What is already known about this subject: * Deficit in central cholinergic neurotransmission is a consistent change associated with Alzheimer's disease (AD). * Donepezil hydrochloride exhibits selective inhibition of acetylcholinesterase (AChE) and is widely used for the treatment of AD. * The biodistribution of donepezil in the brain after administration is not precisely understood in vivo. * There is no method to measure the amount of binding of orally administered donepezil to AChE.
What this study adds: * This study clearly visualizes the distribution of donepezil in human brain using [(11)C]-donepezil and positron emission tomography. * This study demonstrates prominent reduction of the donepezil binding site in the AD brain. * This study provides methodology to measure the AChE binding occupancy of orally administered donepezil and provides a new surrogate marker for evaluation and prediction of response to donepezil treatment.
Aims: The aims of this study were to visualize in vivo binding of donepezil to acetylcholinesterase (AChE) in the brain and to establish a method for measuring the amount of binding of orally administered donepezil.
Methods: [5-(11)C-methoxy]-donepezil ([(11)C]-donepezil) was radiolabelled as a positron emission tomography (PET) tracer. The biodistribution of [(11)C]-donepezil was measured by PET in 10 AD patients and six elderly normal subjects. Two AD patients underwent additional PET measurements after oral administration of donepezil for 6 months.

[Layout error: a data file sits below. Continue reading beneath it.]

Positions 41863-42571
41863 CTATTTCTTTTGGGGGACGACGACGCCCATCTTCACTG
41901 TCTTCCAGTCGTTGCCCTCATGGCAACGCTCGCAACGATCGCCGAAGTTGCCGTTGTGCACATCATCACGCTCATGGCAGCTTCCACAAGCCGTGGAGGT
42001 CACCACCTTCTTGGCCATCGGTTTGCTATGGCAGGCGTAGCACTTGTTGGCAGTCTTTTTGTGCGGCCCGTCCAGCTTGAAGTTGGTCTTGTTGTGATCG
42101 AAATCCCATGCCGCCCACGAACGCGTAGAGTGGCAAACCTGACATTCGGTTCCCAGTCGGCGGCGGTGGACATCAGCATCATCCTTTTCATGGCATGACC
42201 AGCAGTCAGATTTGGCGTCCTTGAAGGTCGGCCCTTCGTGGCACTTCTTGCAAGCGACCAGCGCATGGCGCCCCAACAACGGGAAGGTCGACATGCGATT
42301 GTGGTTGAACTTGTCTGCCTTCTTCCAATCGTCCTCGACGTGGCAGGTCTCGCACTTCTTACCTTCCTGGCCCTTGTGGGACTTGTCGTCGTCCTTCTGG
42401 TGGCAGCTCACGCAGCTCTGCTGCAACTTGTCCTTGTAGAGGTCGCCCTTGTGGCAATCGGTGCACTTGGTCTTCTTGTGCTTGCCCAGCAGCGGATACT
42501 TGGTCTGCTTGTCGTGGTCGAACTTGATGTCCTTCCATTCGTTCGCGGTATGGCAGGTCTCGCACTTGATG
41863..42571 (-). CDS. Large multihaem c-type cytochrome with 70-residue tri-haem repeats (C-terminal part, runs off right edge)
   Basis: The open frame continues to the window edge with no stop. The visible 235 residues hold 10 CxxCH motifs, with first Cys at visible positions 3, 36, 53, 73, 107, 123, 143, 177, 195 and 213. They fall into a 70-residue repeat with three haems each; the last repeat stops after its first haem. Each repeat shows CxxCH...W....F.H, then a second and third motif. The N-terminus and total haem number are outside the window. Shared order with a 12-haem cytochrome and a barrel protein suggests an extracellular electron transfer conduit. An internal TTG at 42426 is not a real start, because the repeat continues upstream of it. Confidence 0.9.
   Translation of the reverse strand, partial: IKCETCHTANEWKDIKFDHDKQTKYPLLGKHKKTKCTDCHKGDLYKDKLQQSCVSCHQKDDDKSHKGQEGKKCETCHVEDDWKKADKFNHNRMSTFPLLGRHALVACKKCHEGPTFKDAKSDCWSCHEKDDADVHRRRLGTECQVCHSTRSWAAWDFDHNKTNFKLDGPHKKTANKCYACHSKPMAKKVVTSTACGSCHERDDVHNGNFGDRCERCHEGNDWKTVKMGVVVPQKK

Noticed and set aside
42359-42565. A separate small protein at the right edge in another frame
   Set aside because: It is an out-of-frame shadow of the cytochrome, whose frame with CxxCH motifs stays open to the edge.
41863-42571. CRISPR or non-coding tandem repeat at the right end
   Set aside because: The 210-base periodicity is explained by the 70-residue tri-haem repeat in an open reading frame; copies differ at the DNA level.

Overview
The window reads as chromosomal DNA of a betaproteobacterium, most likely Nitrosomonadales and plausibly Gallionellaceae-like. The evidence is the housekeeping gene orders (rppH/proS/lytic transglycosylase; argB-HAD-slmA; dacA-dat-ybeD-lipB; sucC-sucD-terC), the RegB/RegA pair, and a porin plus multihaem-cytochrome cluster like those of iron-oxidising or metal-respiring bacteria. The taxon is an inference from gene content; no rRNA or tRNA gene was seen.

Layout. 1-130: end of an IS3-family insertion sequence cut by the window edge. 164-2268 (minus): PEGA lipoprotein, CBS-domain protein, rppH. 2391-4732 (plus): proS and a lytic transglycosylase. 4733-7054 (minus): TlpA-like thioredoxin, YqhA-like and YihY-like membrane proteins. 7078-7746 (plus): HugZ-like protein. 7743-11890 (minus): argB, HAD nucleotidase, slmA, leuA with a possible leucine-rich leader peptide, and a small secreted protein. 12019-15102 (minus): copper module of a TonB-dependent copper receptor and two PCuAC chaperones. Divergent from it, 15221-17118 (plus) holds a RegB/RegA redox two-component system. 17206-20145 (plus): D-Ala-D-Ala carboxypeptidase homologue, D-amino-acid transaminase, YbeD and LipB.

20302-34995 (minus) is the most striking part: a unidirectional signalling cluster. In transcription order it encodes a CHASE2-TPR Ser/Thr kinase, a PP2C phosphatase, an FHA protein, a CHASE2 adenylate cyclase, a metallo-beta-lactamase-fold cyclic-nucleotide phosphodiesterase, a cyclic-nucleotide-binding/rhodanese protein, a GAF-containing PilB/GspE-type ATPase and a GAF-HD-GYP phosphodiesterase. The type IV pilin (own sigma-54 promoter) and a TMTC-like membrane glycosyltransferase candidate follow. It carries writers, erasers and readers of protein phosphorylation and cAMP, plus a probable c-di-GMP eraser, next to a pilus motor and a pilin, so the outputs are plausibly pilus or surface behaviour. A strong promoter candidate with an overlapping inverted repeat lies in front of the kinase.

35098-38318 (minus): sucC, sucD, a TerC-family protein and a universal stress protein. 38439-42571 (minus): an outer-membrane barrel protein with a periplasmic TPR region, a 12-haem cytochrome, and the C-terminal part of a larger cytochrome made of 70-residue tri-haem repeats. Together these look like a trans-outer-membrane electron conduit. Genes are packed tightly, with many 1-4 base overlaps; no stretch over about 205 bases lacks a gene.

Results: [(11)C]-donepezil-PET images demonstrated high densities of tracer distribution in AChE-rich brain regions such as the striatum, thalamus, and cerebellum. Compared with elderly normal subjects, patients with mild AD exhibited about 18-20% reduction of donepezil binding in the neocortex and hippocampus, while patients with moderate AD exhibited about 24-30% reduction of donepezil binding throughout the brain. Orally administered donepezil (5 mg day(-1)) induced 61.6-63.3% reduction of donepezil binding in AD brains. The distribution volume of [(11)C]-donepezil in the hippocampus was significantly correlated with MMSE scores in AD patients.
Conclusions: [(11)C]-donepezil-PET enables quantitative measurement of donepezil binding in the brain. AD patients exhibited reduction of donepezil binding in the brain, even in the early stage of disease. Longitudinal evaluation by this technique enables determination of AChE binding occupancy of orally administered donepezil.